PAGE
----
MileValue is part of an affiliate sales network and receives compensation for sending traffic to partner sites, such as CreditCards.com. This compensation may impact how and where links appear on this site. This site does not include all financial companies or all available financial offers. Terms apply to American Express benefits and offers. Enrollment may be required for select American Express benefits and offers. Visit americanexpress.com to learn more.

Note: Some of the offers mentioned below may have changed or are no longer be available. You can view current offers here.


United operates a route from Honolulu to Guam with five stops twice per week on Mondays and Fridays. On Wednesday, it flies the same route but skips Kosrae.

Screen Shot 2015-09-29 at 1.02.03 PM
Source: gcmap.com

This is an inefficient way to get to Guam, but it’s certainly a cool one with amazing take offs and landings on remote islands. Here are a few trip reports that got me excited to book the Island Hopper one day:

The Island Hopper is an ideal use of miles because ordinarily this flight is ridiculously expensive with miles, since it is a route on which United has a monopoly and has high operating costs.

I’ve been looking into using the Island Hopper as part of my journey from Hawaii to Southeast Asia around New Year. Award space on the Island Hopper comes and goes. Sometimes I see almost no space on the route for the entire 11 month booking window, but right now I see space on every day I’ve searched for award space on the Island Hopper (admittedly not that many days.)

Searching

Trip reports agree that the westbound route is better because it is all during daylight hours.

Right now there is award space for two passengers in economy every day the Island Hopper operates from December 28 to January 8 and the days I checked in March. I haven’t found any Business Class award space. Search dates that interest you, and I bet there is economy award space for two on the Island Hopper at the moment. Search united.com and look for the Honolulu to Guam flight with 4-5 stops. Saver awards are 25,000 miles one way.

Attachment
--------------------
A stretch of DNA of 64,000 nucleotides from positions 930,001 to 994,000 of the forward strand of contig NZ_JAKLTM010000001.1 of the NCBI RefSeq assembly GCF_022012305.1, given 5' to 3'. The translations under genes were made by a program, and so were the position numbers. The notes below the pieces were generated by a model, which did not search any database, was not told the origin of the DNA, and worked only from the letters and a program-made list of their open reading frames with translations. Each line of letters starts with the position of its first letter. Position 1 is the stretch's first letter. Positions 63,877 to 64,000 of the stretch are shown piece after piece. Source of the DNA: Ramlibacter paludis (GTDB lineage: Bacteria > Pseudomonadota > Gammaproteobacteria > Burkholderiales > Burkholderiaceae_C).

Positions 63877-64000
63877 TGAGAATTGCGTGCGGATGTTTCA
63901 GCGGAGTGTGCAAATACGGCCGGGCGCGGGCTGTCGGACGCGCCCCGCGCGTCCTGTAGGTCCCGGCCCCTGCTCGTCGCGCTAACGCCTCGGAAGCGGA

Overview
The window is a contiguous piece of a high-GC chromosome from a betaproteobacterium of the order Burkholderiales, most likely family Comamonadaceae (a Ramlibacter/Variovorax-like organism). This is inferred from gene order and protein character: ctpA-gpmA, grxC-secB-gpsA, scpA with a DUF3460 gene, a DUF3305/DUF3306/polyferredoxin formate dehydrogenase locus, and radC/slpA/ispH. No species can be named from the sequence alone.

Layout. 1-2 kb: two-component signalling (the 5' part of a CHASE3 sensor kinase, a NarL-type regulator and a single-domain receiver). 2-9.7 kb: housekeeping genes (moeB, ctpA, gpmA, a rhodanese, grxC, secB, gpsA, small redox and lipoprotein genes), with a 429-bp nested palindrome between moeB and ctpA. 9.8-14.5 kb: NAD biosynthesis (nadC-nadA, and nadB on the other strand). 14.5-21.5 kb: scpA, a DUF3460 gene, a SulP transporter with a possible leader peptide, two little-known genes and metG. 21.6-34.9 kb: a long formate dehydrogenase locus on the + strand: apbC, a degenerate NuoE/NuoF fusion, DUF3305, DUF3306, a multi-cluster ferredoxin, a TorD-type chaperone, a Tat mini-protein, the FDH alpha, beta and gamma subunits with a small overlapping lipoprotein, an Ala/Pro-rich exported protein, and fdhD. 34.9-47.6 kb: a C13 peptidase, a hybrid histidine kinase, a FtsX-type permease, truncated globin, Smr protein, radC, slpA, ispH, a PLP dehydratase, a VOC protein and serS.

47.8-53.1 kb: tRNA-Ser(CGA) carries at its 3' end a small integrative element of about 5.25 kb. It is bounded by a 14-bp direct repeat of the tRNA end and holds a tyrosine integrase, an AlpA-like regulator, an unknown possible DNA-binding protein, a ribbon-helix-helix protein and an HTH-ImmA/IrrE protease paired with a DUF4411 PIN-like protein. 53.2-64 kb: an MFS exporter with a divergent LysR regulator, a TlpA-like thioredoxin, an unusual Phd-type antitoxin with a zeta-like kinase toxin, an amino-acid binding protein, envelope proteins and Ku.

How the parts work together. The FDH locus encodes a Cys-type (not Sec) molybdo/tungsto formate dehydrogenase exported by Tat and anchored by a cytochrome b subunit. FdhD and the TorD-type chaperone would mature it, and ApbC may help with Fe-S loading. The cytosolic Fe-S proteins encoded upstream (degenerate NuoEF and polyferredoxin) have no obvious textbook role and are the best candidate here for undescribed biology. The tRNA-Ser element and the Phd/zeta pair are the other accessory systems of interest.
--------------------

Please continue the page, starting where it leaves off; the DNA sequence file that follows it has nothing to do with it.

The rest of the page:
Screen Shot 2015-09-29 at 12.46.33 PM

Click “Details” and you’ll see the short stops on each far-flung island.

Screen Shot 2015-09-29 at 12.46.44 PM

Turning that Award Space into a Trip

For my purposes, I want to stop at one of the islands along the way of the Island Hopper. First, because I’d like to split up the 14.5 hour trip, and second because when else would I have a chance to spend a few days in Chuuk or Kosrae.

United doesn’t allow a stopover on one way awards, but it does allow one on roundtrips, and as I’ll show, the definition of “roundtrip” is very loose. It basically means any two one way awards joined together.

I also want to go to Palau. Snorkeling with the jellyfish looks so fun.

Then after Palau I want to go to Asia for my planned Southeast Asia trip in January. The total trip would be something like this.

Screen Shot 2015-09-29 at 12.56.15 PM
Source: gcmap.com

The question is, could I book something like:

  • Honolulu to Chuuk (stopover)
  • Chuuk to Palau (destination)
  • Palau to Tokyo (open jaw “roundtrip” because I started in Honolulu and end in Tokyo)

The answer is that yes I can book that because apparently United’s computer considers starting in Honolulu and ending in Tokyo a roundtrip, which allows a stopover en route on the award. Amazingly this award costs 37,500 miles total and minimal taxes.

Screen Shot 2015-09-29 at 12.54.44 PMThe 37,500 is the sum of 25,000 miles for Hawaii to Oceania (Palau) plus 12,500 for Oceania to Japan. I have previously singled out 12,500 miles for Oceania to Japan and 15,000 for Oceania to North Asia as amazing sweetspots on the United chart.